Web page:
Intervista di Marzia De Giuli a Stefano Landi, pubblicata sull’agenzia di stampa governativa cinese Xinhua (Nuova Cina)
MILAN, Italy, Feb. 29 (Xinhua) — The accidents recently occurred to two cruise liners highlight some weak points in the sector, an Italian cruise tourism expert told Xinhua in an interview on Wednesday.
Referring to the Costa Concordia wreck that killed at least 25 people on Jan. 13, and to the Costa Allegra being towed off Seychelles after a fire cut power earlier this week, Stefano Landi, president of SL&A market research company, said such accidents should stimulate thought among cruise operators.
“It is clear that the Costa Concordia tragedy was not simply the result of a fatality or a human error. Although it is difficult to determine the technical causes of such accidents, a symptomatic fact is for all the world to see: for years, the cruise industry has grown without limits or rules,” Landi said.
“Increasingly bloated ships, monstrous ports built with public money to accommodate them, workers recruited in the poorest countries at very low wages have become typical of the cruise industry business model,” he pointed out.
In fact, in less than 30 years, the vacation cruise industry has undergone a deep transformation from luxury to mass product, with 5.5 million customers in Europe in 2010, the expert noted.
Landi, who is also a tourism professor at Luiss University in Rome, stressed that huge-size cruise ships are extremely convenient for operators, but certainly very problematic to handle with.
“These floating cities are completely self-sufficient, thus fulfill the main objective of always keeping passengers onboard, which makes the real business for operators. But they are extremely difficult to move or evacuate,” he said.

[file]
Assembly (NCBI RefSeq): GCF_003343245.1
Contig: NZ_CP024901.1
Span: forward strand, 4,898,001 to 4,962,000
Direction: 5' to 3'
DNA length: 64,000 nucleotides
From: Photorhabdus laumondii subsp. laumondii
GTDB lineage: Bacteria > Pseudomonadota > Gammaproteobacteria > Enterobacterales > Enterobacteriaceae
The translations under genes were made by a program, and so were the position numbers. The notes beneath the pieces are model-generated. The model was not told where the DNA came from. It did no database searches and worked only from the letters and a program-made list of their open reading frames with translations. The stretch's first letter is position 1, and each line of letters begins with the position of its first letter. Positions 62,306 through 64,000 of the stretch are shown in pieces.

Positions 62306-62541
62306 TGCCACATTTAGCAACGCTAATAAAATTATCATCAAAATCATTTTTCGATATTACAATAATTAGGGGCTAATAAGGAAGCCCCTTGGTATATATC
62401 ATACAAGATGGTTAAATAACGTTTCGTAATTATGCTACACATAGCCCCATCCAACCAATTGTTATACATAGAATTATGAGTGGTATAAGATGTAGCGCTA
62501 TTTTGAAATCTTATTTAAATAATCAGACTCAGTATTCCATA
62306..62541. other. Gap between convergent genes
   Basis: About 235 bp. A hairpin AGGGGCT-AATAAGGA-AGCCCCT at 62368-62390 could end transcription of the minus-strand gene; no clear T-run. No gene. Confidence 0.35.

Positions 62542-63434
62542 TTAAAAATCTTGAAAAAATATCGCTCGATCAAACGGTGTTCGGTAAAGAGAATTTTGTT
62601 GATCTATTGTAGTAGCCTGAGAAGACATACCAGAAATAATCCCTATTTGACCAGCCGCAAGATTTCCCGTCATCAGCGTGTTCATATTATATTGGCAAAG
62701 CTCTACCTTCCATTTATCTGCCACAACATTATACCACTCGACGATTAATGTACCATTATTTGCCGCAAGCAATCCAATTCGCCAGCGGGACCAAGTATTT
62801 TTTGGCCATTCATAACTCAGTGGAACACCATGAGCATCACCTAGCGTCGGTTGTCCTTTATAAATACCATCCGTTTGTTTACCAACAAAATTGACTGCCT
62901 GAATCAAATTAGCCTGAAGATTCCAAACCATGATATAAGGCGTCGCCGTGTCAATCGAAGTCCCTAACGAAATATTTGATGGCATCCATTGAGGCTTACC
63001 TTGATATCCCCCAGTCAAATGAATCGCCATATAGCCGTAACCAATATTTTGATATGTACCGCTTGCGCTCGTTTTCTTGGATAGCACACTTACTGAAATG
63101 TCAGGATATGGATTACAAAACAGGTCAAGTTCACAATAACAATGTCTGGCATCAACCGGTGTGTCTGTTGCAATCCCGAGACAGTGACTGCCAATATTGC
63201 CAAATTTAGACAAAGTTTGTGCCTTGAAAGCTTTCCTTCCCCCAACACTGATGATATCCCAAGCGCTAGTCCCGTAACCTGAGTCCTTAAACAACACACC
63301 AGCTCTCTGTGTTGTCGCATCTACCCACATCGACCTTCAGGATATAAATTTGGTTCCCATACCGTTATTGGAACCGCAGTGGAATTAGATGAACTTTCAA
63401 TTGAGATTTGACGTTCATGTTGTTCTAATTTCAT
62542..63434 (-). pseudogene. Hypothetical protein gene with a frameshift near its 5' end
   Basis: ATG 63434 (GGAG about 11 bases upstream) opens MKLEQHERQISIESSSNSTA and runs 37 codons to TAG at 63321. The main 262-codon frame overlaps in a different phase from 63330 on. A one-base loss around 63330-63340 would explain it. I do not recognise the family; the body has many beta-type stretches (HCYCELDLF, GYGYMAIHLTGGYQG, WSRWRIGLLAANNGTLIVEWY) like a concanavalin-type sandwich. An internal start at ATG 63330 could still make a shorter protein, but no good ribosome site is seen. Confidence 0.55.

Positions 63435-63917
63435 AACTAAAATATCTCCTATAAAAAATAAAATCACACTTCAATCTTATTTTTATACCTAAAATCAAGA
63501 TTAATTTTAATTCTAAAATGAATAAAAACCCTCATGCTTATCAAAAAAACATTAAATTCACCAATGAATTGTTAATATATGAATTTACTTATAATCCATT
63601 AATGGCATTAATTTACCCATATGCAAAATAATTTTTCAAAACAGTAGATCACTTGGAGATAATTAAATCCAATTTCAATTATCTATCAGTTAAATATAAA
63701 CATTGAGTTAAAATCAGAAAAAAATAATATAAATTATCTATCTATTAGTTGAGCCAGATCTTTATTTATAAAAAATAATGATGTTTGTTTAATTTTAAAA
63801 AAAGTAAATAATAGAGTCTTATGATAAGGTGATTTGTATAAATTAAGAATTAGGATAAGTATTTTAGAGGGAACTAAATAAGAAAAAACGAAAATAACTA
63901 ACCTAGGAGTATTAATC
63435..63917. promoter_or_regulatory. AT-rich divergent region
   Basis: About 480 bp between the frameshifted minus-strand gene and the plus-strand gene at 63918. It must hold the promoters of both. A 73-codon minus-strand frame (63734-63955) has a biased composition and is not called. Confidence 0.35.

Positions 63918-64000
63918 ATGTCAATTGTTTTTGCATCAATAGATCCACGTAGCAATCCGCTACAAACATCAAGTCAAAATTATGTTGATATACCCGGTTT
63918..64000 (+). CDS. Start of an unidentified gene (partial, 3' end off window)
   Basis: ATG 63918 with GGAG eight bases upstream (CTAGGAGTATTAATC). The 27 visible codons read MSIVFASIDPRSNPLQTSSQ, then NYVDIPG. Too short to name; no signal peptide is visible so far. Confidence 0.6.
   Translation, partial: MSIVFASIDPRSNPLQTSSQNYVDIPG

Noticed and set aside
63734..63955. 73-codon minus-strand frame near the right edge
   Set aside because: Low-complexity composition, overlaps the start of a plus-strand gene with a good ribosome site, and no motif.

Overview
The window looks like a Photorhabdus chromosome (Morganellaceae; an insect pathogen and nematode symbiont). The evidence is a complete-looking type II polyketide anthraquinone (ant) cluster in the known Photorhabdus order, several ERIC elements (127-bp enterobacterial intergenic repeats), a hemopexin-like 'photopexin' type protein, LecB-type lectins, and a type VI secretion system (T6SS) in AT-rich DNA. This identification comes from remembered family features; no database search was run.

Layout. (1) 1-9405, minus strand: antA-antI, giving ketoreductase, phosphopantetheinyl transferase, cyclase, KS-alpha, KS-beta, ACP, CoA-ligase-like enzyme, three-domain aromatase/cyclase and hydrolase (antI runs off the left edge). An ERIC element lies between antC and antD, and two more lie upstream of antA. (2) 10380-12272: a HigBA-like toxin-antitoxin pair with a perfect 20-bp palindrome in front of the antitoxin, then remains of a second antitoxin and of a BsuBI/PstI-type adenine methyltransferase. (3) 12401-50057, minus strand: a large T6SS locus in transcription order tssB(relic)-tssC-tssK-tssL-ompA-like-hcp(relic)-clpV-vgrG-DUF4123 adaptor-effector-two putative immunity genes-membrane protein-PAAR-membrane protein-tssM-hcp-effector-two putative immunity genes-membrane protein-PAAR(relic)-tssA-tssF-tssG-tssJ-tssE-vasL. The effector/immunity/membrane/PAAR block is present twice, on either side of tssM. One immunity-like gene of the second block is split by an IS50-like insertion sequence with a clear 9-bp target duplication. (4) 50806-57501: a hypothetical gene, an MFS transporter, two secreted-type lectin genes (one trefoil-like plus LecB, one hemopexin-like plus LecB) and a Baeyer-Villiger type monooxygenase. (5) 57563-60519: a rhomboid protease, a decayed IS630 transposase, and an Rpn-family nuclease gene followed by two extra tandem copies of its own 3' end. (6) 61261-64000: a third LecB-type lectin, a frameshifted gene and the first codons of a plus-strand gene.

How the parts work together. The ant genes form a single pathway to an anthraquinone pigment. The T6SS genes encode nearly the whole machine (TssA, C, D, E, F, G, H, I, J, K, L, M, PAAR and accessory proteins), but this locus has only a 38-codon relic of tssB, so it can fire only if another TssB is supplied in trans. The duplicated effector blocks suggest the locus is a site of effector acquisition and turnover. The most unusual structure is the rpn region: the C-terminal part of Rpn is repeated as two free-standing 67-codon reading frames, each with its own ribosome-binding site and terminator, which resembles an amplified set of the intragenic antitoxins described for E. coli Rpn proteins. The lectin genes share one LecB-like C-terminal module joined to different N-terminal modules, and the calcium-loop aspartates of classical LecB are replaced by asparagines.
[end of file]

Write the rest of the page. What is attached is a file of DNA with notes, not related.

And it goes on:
He added the attempt to cut costs often makes operators overlook that ships have a life cycle, and when they are forced to work further it may happen that certain parts go to failure.
“As regards the Costa Allegra, it seems that all checks were about to expire in the next months, while the maintenance cycle should be an obligation to punctually respect,” Landi stressed.
Another weak point of the sector is the crew. “Most of them are workers from developing countries, who, besides having difficulties in communication, are not certainly well paid,” he noted.
“If everything goes smoothly, nobody worries about. But when problems come to light, everyone easily realizes the importance of security standards,” he stressed, adding the happening of two accidents in similar ships within the space of 50 days “is not certainly a good signal.”
In the expert’s view, Costa Cruises, the historical company owner of the two vessels, which belongs to the U.S. Carnival group, has all the possibilities to overcome this crisis, maybe after a rebranding operation.
But following the accidents, it is likely that the sector will experience a contraction. “Tour operators have registered a decrease in demand since the Costa Concordia wreck occurred last January, and the second accident could have a stronger negative impact,” Landi said.
However, the cruise industry was already going through a difficult period before the accidents occurred, he pointed out.
Since 2010, he said, the sector’s turnover in Europe — Italy is the first destination for total number of passengers passing through its ports — has remained stable, despite the number of cruise tourists was still growing.
“This means a decrease in prices, which shows a kind of sector-weariness. The cruise industry should begin to seriously think over itself very carefully,” Landi said.